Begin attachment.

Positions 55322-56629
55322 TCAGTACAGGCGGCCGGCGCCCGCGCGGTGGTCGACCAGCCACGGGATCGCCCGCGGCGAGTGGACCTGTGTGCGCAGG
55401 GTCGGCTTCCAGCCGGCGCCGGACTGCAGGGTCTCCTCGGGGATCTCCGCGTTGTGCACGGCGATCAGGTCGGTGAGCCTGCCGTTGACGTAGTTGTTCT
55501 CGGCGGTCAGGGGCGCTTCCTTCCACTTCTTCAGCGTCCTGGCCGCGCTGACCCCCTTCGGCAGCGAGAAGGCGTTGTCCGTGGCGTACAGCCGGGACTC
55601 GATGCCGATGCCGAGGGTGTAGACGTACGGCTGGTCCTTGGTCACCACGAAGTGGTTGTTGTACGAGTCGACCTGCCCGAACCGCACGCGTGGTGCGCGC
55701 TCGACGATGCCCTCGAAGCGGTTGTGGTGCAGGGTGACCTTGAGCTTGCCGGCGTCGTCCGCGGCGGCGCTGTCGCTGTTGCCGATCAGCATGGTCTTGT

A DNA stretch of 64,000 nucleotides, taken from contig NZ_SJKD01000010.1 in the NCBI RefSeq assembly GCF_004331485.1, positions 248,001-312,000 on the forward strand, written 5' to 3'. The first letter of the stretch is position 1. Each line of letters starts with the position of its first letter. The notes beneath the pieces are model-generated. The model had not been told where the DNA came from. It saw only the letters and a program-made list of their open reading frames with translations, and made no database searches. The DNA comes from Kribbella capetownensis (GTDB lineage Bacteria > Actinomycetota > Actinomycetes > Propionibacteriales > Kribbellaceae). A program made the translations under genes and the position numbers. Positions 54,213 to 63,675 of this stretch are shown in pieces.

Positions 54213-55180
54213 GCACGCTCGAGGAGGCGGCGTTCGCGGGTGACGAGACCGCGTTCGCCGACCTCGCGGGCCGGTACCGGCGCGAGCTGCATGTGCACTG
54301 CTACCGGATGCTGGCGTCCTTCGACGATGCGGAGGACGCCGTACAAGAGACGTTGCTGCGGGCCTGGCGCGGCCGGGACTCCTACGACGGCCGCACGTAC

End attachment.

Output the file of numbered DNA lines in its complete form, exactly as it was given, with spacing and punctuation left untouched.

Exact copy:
Positions 55322-56629
55322 TCAGTACAGGCGGCCGGCGCCCGCGCGGTGGTCGACCAGCCACGGGATCGCCCGCGGCGAGTGGACCTGTGTGCGCAGG
55401 GTCGGCTTCCAGCCGGCGCCGGACTGCAGGGTCTCCTCGGGGATCTCCGCGTTGTGCACGGCGATCAGGTCGGTGAGCCTGCCGTTGACGTAGTTGTTCT
55501 CGGCGGTCAGGGGCGCTTCCTTCCACTTCTTCAGCGTCCTGGCCGCGCTGACCCCCTTCGGCAGCGAGAAGGCGTTGTCCGTGGCGTACAGCCGGGACTC
55601 GATGCCGATGCCGAGGGTGTAGACGTACGGCTGGTCCTTGGTCACCACGAAGTGGTTGTTGTACGAGTCGACCTGCCCGAACCGCACGCGTGGTGCGCGC
55701 TCGACGATGCCCTCGAAGCGGTTGTGGTGCAGGGTGACCTTGAGCTTGCCGGCGTCGTCCGCGGCGGCGCTGTCGCTGTTGCCGATCAGCATGGTCTTGT

A DNA stretch of 64,000 nucleotides, taken from contig NZ_SJKD01000010.1 in the NCBI RefSeq assembly GCF_004331485.1, positions 248,001-312,000 on the forward strand, written 5' to 3'. The first letter of the stretch is position 1. Each line of letters starts with the position of its first letter. The notes beneath the pieces are model-generated. The model had not been told where the DNA came from. It saw only the letters and a program-made list of their open reading frames with translations, and made no database searches. The DNA comes from Kribbella capetownensis (GTDB lineage Bacteria > Actinomycetota > Actinomycetes > Propionibacteriales > Kribbellaceae). A program made the translations under genes and the position numbers. Positions 54,213 to 63,675 of this stretch are shown in pieces.

Positions 54213-55180
54213 GCACGCTCGAGGAGGCGGCGTTCGCGGGTGACGAGACCGCGTTCGCCGACCTCGCGGGCCGGTACCGGCGCGAGCTGCATGTGCACTG
54301 CTACCGGATGCTGGCGTCCTTCGACGATGCGGAGGACGCCGTACAAGAGACGTTGCTGCGGGCCTGGCGCGGCCGGGACTCCTACGACGGCCGCACGTAC